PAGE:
How well would Edinburgh survive a zombie apocalypse?

zombie attack


Edinburgh might well prove tricky for zombies to navigate — especially the Old Town. The many hills, narrow closes and staircases might not stop them, but they’ll surely slow them down.

Edinburgh is coastal. Travelling by water is a good way to move fast, avoid gridlock on the roads, and lower your risk of attack. Leithers should get themselves to the Shore and find a boat.

Edinburgh has no underground system, which means no chance of getting trapped underground with the ravenous hoardes (unless you’re unlucky enough to work in the Vaults), and no chance of zombies popping up out of subway grilles.

Edinburgh has a lot of high ground. Is there a better urban vantage point than Arthur’s Seat? Not to mention Salisbury Crag, Calton Hill, Blackford Hill and Castle Rock.

Edinburgh is home to a ridiculous number of students, hippies and geeks. Every one of these people has, at some point in their lives, formulated a What I’d Do If Zombies Attacked plan. A large percentage of the city’s population is zombie-ready.

Edinburgh is damned cold in the wintertime. Some zombie experts reckon zombies would probably freeze in cold weather. If they decided to attack in February, they might well struggle, therefore.

Edinburgh’s city centre graveyards are all very, very old. If these are claw-their-way-out-of-the-ground type zombies, then it’s likely there’d be little-to-no action in Greyfriars or Canongate Kirkyards… there’s no one in them fresh enough.


Edinburgh is a small city. If a human can walk its length in a couple of hours, it won’t take too much longer for a zombie. And if these zombies are the result of an airborne virus, well… basically we’re all screwed.

Edinburgh’s a tricky city to get out of. Even more so at the moment thanks to — cue groan — the tram works. Unlike Glasgow, you can’t just get on a motorway and speed on out. Unless you start from an outermost area, you need to drive through a ton of city before you can get into open country.

Edinburgh’s the capital of Scotland. As a nation, we’re generally unfit and have pretty poor health. We’ve never been known for our military prestige. It’s likely that many of our number will simply crack open the best whisky and try to die of alcohol poisoning before the undead arrive.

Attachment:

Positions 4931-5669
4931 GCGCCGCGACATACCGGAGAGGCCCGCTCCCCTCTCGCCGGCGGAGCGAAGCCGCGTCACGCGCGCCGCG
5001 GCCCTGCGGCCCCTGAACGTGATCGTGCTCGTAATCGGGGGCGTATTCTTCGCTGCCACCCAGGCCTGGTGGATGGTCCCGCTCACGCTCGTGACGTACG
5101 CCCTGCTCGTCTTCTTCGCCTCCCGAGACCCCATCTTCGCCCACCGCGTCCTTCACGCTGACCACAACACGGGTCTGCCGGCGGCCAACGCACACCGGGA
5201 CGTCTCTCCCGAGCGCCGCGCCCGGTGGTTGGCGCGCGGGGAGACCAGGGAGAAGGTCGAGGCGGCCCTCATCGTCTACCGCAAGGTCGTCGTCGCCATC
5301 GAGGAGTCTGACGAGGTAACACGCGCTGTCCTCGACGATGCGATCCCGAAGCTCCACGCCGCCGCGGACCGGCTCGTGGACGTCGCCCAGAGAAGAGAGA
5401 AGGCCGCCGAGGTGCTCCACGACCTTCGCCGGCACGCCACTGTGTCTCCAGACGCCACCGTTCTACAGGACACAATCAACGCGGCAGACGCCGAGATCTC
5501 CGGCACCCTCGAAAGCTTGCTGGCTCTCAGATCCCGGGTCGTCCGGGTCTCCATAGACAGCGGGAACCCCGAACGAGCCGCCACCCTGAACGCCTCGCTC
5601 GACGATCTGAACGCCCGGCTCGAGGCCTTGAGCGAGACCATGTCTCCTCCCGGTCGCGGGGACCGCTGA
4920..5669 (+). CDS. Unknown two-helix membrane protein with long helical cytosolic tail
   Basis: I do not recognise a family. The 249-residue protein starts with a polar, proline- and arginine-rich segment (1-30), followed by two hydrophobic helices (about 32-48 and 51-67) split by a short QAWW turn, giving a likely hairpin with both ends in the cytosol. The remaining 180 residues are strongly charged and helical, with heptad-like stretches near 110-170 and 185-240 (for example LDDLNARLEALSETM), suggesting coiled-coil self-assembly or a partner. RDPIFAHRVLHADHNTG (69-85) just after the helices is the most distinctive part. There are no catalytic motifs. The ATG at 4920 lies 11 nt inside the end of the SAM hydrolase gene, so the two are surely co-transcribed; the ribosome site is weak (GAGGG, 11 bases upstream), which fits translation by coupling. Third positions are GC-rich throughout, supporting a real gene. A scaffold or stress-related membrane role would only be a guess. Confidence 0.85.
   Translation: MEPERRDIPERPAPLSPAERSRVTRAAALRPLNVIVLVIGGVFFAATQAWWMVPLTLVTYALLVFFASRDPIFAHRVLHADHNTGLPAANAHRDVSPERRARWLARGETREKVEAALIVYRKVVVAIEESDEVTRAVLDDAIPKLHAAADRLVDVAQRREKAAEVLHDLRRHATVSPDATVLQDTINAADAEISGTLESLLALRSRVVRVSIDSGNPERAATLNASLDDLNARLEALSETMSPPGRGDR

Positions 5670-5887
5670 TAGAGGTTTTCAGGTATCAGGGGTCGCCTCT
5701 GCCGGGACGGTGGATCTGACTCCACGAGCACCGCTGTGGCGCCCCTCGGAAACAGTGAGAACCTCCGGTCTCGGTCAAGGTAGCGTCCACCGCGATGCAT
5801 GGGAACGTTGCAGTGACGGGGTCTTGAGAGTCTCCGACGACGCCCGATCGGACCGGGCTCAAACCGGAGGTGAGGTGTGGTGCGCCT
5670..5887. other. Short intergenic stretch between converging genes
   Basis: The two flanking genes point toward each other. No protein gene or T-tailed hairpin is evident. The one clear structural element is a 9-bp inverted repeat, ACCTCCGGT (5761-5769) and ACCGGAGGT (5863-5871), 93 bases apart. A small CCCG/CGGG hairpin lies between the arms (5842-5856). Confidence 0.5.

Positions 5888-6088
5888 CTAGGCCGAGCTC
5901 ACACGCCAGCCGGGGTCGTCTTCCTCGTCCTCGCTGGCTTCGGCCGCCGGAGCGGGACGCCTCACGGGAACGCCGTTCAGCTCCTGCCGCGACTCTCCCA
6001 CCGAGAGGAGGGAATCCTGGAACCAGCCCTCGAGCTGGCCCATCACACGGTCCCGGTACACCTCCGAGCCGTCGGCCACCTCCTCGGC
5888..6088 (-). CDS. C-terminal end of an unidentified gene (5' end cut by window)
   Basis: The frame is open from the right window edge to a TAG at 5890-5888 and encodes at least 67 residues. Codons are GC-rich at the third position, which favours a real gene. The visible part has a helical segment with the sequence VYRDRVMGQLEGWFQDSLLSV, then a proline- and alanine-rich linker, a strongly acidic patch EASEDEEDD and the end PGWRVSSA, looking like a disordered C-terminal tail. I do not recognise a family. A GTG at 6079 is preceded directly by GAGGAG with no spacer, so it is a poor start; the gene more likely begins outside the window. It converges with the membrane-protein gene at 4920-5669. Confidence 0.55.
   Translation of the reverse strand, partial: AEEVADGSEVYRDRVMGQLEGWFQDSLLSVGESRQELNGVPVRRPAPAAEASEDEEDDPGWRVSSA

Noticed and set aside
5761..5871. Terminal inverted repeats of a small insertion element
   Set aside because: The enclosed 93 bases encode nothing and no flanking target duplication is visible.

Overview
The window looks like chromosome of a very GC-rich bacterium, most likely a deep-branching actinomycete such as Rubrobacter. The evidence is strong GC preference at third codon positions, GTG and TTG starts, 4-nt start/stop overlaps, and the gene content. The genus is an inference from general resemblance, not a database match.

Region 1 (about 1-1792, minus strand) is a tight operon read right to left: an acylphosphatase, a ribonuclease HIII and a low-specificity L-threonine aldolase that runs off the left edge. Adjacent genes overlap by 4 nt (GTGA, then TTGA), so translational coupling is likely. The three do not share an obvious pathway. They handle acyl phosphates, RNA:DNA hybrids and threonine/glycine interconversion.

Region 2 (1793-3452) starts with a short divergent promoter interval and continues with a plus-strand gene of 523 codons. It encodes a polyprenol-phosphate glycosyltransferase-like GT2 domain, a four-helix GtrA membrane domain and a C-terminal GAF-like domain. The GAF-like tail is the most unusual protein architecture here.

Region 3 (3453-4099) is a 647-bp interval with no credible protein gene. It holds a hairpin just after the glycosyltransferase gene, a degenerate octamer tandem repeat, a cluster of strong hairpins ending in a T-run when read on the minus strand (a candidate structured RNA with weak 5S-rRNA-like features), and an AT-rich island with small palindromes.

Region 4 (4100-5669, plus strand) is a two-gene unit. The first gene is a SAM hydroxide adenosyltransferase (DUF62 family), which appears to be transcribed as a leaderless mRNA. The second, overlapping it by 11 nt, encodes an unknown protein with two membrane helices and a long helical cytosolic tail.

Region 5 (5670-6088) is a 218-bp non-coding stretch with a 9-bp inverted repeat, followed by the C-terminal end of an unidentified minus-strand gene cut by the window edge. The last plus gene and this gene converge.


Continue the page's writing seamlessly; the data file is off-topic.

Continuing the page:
Edinburgh’s roads are narrow. When the fleeing begins, the traffic’s going to get pretty crazy pretty fast.

Edinburgh is an unusual city, in that its city centre is as much residential as it is commercial. It’s not like Newcastle, where the looters could just be walled up inside the Metro Centre if needs be: almost every shop is in the same building as people’s houses. And looters be crazy.

Edinburgh doesn’t have much of a military presence, unless the Tattoo’s on. Clydebank’s got warships. We’ve got the Royal Yacht Britannia.

Edinburgh’s two big hospitals are a pain in the ass to get to from just about anywhere.


The Castle: a big-ass castle on top of a big-ass slippery rock with only one road entrance. I’m pretty sure there are at least a few soldiers in there at any one time, and there’s at least one huge field gun that works. Get yourself inside that thing and you’re probably dandy.

Sighthill / Wester Hailes: the outlying area that’s closest to the Edinburgh Bypass and the M8. If you can get out of your front door sharpish, you can beat the gridlock and be in open country pretty quickly. However, this area also has high rises, so if you’re more of a stay-put-and-keep-quiet-somewhere-high-up kinda person, there are also suitable buildings to accomodate you.

The Shore / Leith Docks: see the point under ‘pros’ about travelling by water. Even better if you have your own boat and don’t need to shoot anyone in the head to get one.

Comely Bank: don’t panic, just get to the Police HQ building. They have riot vans there. They probably also have a buttload of guns. And their yard backs onto a Waitrose, so posh food supplies for everyone!

The Banshee Labyrinth on Niddry Street: it’s a bar with only one entrance that’s mostly underground and is basically windowless. It’s also staffed/kept in business by the kind of folks who’ve definitely spent a lot of time thinking about zombie attacks. It’s also full of booze.


Any ground floor or basement flat pretty much anywhere. Get up, or get out.

Morningside: I’ve long held the view that it’s not so much the zombies you have to worry about in a zombie attack, but the other people. Morningside has rich people, which means hunting-shooting-fishing type stores and antique shotguns mounted above pub mantlepieces. Don’t think this is a good thing: everyone is looking for a shotgun and not everyone is going to be nice about sharing. Also, if there is such a thing as a smart looter (I’m not sure), then they’re going to head for where the fanciest goods are.

Princes Street: you’re in the open, on the flat, vulnerable from attack from all angles, and in smack-bang in the middle of the city. It’s going to take you longer to get out than anyone else, and everyone around you is going to go crazy looting or panicking. Dude, you’re so stuffed.

The Quartermile: every building in your immediate vicinity is 90% glass, and the artisan bread you might be able to loot from Peter’s Yard aint going to last very long. Hope the overpriced fancy-schmancy flat was worth it!

Happy Halloween!


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One Response to “How well would Edinburgh survive a zombie apocalypse?”

  1. Harry Giles Says:

    Not sure about your optimism re: police and army headquarters. If film research (Day of the Dead, 28 Days Later) has taught me anything, it’s that the people there are as risky as the Morningsiders.

    Still, big-ass slippery rock…